GREENEVILLE, Tenn. – On February 13, 2019, following a two-day trial in the U.S. District Court, before the Honorable J. Ronnie Greer, Senior U.S. District Judge, a jury convicted Brandon Lee Alexander, 36, of Morristown, Tennessee, of possession with the intent to distribute 50 grams or more of methamphetamine; possession with the intent to distribute five grams or more of methamphetamine; possession of a firearm in furtherance of a drug trafficking crime; and possession of a firearm by a convicted felon. Sentencing is set for 9:00 a.m., June 3, 2019, in U.S. District Court in Greeneville.
Alexander faces a minimum sentence of 15 years to a maximum of life in prison. There is no parole in the federal system.
Evidence presented at trial revealed that as a result of a traffic stop by the Morristown Police Department in April 2017, Alexander was found to have 28 grams of methamphetamine in his waistband and also possess $11,580 cash and a loaded semi-automatic pistol. Alexander was arrested and released on bond the following day. In May 2017, Alexander was again pulled over by law enforcement and had 100 grams of methamphetamine in his possession.
Alexander was part of a 20-defendant indictment returned by the federal grand jury in February 2018 charging various offenses related to methamphetamine trafficking, firearms, and money laundering. All defendants except Alexander pleaded guilty.
The investigation leading to the indictment was the product of a partnership between the Morristown Police Department, Hamblen County Sheriff’s Department, Grainger County Sheriff’s Office, Cocke County Sheriff’s Office, Newport Police Department, Third Judicial Drug Task Force, Tennessee Highway Patrol, Appalachian High Intensity Drug Trafficking Area - Rocky Top Task Force, Third Judicial District Attorney General’s Office, U.S. Marshals Service, Bureau of Alcohol, Tobacco, Firearms and Explosives, and FBI. Assistant U.S. Attorneys Thomas A. McCauley and J. Christian Lampe represented the United States at trial.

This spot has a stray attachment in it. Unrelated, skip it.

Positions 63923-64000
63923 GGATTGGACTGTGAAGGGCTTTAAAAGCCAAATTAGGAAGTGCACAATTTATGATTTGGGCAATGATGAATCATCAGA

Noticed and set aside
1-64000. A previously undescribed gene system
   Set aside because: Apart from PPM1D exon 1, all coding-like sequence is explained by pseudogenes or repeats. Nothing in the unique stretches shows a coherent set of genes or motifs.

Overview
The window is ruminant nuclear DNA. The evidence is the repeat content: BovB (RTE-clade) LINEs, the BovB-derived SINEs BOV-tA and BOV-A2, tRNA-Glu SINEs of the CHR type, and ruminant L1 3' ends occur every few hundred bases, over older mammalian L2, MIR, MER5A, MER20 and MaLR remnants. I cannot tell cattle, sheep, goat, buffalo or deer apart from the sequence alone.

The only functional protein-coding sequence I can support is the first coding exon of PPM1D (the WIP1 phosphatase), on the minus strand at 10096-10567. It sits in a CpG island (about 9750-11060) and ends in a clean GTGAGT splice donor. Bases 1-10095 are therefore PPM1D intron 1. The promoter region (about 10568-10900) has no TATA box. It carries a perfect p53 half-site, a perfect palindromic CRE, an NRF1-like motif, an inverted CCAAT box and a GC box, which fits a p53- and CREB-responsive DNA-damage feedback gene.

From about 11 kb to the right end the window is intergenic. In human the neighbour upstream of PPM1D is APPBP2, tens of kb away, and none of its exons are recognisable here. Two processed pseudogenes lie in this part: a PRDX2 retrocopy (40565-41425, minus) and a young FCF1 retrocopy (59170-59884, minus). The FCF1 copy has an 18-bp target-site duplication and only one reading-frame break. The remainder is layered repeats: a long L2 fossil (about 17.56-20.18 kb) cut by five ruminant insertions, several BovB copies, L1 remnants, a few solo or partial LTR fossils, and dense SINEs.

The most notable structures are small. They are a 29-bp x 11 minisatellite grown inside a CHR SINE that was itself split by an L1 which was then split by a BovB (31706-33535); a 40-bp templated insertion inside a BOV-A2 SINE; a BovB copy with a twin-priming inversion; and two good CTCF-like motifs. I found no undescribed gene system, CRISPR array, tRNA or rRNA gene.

The investigation was a result of the Department of Justice’s Organized Crime and Drug Enforcement Task Force (OCDETF) program, the centerpiece of the Department of Justice’s drug supply reduction strategy. OCDETF was established in 1982 to conduct comprehensive, multi-level attacks on major drug trafficking and money laundering organizations. Today, OCDETF combines the resources and expertise of its member federal agencies in cooperation with state and local law enforcement. The principal mission of the OCDETF program is to identify, disrupt, and dismantle the most serious drug trafficking and money laundering organizations and those primarily responsible for the nation’s drug supply.
This case was also part of the Appalachia High Intensity Drug Trafficking Areas (HIDTA) program. The HIDTA program enhances and coordinates drug control efforts among local, state, and federal law enforcement agencies. The program provides agencies with coordination, equipment, technology, and additional resources to combat drug trafficking and its harmful consequences in critical regions of the United States. The program began in 1988 when Congress authorized the Director of The Office of National Drug Control Policy designate areas within the United States that exhibit serious drug trafficking problems and harmfully impact other areas of the country as HIDTAs.